Biodiversity value of a geographically restricted soft coral species within a temperate estuary

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Journal Article
Aquatic Conservation: Marine and Freshwater Ecosystems, 2013, 23 (6), pp. 838 - 849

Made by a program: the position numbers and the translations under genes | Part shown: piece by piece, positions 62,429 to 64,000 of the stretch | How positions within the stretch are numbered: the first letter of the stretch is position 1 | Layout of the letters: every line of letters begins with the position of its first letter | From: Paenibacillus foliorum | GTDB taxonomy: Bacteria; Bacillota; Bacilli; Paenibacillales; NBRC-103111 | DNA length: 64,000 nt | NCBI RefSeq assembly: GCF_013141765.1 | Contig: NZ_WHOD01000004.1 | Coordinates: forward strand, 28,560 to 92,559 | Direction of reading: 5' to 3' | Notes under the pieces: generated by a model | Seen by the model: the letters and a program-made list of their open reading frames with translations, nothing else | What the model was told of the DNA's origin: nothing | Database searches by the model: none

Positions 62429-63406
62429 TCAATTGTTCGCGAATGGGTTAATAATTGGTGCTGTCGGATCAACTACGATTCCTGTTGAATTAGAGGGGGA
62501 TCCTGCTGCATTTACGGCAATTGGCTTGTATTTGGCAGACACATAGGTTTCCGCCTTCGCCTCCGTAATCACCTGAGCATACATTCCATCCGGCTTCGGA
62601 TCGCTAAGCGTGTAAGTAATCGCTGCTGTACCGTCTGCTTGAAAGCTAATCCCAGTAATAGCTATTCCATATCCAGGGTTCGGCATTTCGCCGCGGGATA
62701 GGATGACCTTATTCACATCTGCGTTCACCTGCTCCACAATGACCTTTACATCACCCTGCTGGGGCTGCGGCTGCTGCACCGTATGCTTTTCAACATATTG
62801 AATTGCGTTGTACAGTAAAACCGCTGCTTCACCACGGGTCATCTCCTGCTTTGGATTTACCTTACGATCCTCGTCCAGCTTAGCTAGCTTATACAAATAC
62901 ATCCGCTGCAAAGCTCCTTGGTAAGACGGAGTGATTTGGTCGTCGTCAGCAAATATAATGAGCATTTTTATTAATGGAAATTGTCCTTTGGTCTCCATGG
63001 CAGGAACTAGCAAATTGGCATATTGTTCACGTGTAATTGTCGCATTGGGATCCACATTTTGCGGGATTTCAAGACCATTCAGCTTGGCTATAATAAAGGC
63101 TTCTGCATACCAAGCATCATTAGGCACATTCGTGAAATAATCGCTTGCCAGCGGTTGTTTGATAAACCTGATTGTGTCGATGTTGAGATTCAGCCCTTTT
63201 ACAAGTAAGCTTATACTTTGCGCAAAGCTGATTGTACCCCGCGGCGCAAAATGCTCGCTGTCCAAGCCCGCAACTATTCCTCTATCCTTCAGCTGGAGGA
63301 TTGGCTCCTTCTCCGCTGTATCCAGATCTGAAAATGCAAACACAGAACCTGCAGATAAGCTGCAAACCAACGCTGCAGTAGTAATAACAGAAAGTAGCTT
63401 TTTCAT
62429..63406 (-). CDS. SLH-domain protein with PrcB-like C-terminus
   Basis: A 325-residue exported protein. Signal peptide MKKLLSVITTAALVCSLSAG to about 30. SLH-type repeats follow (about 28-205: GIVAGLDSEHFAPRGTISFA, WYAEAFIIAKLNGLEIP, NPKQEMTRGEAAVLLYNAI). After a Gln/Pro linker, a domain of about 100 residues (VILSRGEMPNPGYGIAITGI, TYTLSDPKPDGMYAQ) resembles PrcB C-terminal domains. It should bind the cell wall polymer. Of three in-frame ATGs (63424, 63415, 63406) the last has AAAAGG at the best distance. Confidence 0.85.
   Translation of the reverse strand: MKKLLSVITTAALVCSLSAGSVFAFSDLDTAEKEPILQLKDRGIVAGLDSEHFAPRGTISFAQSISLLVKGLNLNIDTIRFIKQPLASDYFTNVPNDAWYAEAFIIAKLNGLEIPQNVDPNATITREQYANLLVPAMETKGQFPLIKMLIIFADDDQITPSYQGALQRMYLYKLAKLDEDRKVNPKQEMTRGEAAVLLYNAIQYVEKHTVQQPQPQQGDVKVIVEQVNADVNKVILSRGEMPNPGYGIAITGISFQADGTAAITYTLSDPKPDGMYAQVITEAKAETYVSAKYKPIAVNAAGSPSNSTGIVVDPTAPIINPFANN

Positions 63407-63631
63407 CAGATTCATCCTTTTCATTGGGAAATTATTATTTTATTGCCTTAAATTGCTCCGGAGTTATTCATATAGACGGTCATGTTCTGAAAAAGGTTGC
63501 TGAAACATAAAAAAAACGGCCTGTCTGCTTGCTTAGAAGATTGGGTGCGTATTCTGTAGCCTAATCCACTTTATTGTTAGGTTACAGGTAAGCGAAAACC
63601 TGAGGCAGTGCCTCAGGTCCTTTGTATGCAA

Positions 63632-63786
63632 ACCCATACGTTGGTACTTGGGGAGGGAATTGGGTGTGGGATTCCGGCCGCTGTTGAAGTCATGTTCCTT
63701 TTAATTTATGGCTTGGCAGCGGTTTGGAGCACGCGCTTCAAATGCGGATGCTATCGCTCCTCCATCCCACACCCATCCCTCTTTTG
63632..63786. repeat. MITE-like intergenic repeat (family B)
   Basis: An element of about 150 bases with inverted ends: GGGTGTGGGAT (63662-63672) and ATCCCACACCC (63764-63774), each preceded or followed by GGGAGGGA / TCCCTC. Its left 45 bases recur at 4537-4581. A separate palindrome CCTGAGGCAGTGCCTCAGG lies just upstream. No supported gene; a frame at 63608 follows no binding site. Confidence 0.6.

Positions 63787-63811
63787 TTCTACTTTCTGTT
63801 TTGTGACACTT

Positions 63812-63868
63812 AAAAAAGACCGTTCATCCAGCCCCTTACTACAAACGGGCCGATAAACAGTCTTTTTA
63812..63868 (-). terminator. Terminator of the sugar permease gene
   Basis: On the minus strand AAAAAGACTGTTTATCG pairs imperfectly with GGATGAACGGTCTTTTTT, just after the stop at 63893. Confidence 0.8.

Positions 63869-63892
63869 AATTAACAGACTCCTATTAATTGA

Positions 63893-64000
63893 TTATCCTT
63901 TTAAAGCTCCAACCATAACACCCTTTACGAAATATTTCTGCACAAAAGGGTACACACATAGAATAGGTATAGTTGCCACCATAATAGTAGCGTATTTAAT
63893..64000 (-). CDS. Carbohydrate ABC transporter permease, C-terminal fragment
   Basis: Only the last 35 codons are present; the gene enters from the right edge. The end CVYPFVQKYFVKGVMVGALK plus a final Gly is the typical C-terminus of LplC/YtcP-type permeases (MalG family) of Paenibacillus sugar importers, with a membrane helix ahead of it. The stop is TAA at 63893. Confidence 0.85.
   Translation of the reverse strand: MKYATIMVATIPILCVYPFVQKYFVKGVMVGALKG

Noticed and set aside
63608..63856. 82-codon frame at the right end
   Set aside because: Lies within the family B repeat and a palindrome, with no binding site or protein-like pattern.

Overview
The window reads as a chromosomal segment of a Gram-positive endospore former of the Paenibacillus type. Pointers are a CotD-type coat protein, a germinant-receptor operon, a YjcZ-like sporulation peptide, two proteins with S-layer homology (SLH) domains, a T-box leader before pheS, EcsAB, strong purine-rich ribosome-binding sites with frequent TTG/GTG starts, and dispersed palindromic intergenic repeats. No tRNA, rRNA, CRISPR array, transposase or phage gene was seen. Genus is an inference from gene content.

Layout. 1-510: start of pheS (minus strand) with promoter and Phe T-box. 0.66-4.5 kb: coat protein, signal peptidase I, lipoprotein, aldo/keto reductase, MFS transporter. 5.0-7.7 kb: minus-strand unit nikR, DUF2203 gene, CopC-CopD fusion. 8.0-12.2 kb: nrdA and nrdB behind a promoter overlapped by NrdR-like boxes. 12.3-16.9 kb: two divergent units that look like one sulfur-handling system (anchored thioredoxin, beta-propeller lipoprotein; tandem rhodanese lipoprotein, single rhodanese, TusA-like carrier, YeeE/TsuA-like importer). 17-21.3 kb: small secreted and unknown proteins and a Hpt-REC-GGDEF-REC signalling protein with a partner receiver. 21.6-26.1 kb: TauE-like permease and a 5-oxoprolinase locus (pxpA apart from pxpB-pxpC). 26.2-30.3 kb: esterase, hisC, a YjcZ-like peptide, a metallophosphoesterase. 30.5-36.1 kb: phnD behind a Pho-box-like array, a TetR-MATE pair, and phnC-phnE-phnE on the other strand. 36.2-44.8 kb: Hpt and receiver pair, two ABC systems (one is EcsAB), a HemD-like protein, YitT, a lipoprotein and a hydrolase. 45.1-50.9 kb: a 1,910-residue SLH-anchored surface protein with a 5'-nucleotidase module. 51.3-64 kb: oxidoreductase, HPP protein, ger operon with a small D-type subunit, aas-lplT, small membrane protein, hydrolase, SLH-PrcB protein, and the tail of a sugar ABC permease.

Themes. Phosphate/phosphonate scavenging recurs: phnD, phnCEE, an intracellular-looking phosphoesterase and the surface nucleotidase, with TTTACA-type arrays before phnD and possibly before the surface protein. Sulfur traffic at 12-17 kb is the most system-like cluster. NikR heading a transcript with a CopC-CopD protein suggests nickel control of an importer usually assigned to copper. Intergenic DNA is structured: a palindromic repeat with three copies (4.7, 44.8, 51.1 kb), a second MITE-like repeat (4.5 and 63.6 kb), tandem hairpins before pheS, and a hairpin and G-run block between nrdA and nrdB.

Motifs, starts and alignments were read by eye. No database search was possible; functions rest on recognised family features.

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A threatened and uncommon soft coral species, Dendronephthya australis found in large abundance in Port Stephens, within the Port Stephens-Great Lakes Marine Park (PSGLMP), New South Wales, Australia, was hypothesized to be an important habitat for many marine fishes and invertebrates, but is currently under threat from boat anchors, fishing debris entanglement and sand inundation. Surveys were undertaken to assess the biodiversity associated with the soft coral habitat and its adjacent habitats (sponge, seagrass and unvegetated sand), using a combination of Underwater Visual Census (UVC) and Baited Remote Underwater Video System (BRUVS) techniques. In total, 77 fish species and 21 invertebrate species utilized the D. australis habitat, and multivariate fish assemblages associated with soft corals were significantly different to those associated with nearby sponges, seagrass and sand habitats. Species richness of fishes and invertebrates were significantly higher in soft coral and sponge habitats than seagrass. The D. australis habitat was found to be of high importance to juvenile snapper (Pagrus auratus: Sparidae), a species of recreational and commercial fishery importance, which occurred in highest abundance within D. australis, and were significantly smaller in size within the soft coral habitat than the adjacent sponge habitat. Evidently, this rare soft coral habitat supports an extensive marine assemblage, potentially providing a valuable source of food and shelter for fishes and invertebrates, and given it is threatened by human-induced impacts, its protection should be a priority. © 2013 John Wiley & Sons, Ltd.
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